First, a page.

World Cup ski racers are trained by their sport to be adaptable, and in press interviews they have been mostly optimistic, seemingly comforted by the egalitarian lack of information and experience. In other words, nobody will have an advantage. Some have voiced concern over the restrictions and logistical hoops that are outlined in their International Olympic Committee-issued “playbooks” and gleaned from athletes who recently returned from China. Others, like Swiss downhill favorite Beat Feuz, sum up the understandable frustration of having a third straight Olympics in a place devoid of skiing culture and fans: “They’ve been great competitions,” Feuz said of Sochi in 2014 and PyeongChang in 2018, “but after Wengen and Kitzbühel, it’s a bit of a culture shock.” The lack of spectators experienced in Korea will be even more pronounced in Beijing, to which no international fans can travel. As far as soaking up Chinese culture, if November’s SkiX and SnowboardX test event is any indication, it will be muted by the reality that all of the Chinese nationals encountered—starting with the flight attendants on Air China—will be wearing hazmat suits and masks.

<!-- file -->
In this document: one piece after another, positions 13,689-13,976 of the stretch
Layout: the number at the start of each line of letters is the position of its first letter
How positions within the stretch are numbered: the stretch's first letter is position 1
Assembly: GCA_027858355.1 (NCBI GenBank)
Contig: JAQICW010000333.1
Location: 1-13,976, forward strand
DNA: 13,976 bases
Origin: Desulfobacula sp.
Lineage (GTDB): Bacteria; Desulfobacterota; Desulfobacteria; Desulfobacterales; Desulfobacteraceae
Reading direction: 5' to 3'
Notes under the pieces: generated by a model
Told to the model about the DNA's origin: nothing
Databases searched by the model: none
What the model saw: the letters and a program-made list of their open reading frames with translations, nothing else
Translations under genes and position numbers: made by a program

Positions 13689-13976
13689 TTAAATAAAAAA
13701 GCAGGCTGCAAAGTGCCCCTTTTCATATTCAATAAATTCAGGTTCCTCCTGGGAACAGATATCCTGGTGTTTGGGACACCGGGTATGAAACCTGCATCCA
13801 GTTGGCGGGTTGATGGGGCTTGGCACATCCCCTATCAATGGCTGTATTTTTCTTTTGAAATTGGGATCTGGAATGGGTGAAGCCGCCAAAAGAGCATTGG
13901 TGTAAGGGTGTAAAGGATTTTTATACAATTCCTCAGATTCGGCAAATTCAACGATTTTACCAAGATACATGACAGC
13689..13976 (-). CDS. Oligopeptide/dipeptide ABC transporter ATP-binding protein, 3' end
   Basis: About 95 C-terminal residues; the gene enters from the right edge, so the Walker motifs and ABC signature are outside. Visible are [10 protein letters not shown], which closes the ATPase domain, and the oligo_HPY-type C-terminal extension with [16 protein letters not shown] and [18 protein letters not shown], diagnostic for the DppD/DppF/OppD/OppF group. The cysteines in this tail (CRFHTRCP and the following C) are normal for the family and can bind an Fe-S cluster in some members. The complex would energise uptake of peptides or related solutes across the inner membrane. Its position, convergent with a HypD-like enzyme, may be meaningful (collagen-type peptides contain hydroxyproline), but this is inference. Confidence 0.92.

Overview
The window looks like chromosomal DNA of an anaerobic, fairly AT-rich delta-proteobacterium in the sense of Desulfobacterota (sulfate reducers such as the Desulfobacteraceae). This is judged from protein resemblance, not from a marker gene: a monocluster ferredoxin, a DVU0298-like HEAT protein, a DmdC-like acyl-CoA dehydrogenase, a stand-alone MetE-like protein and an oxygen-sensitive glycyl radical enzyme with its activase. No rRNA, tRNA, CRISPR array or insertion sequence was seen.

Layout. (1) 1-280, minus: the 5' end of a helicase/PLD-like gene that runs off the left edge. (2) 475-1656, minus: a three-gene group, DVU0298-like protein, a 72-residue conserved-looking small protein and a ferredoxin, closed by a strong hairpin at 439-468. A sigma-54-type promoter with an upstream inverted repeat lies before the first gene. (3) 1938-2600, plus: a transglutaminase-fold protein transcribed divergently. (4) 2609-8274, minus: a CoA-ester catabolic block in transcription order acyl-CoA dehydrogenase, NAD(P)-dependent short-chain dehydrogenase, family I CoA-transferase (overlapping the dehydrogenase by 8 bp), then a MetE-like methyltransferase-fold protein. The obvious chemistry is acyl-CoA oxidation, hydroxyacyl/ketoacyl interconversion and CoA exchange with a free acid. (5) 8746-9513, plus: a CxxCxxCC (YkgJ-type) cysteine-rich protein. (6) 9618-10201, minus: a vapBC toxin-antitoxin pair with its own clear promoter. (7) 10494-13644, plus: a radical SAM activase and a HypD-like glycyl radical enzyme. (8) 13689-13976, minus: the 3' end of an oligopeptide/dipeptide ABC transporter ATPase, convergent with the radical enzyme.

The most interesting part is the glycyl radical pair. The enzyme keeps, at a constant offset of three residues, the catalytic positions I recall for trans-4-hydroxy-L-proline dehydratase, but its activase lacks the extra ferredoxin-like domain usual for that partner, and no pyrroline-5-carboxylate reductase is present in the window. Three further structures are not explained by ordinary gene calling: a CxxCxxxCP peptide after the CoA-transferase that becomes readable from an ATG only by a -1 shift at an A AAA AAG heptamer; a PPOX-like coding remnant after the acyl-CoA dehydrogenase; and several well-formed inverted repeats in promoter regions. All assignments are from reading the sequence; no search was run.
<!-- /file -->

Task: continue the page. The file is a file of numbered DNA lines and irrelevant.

Building a venue from scratch, and designing it for convenience with a huge budget, does have its advantages. The ski runs are a 10-minute gondola ride from the Olympic village, which skiers will share with bobsled, luge and skeleton athletes. Negligible winter precipitation bodes well for blue skies and eliminates cancelation due to snowstorms.

While new Olympic venues are famous for last-minute construction scrambles and shoddy finish work, the lodging and facilities were close to complete in November, as well as convenient, spacious and comfortable. The food, while unusual, improved with feedback.

One industry veteran of many Olympics came away from the November events with an optimistic approach, asking himself, “What can we learn? How can we adapt? What are some things we need to do next time we come back?”

His key takeaway for anyone packing? “Bring more coffee!”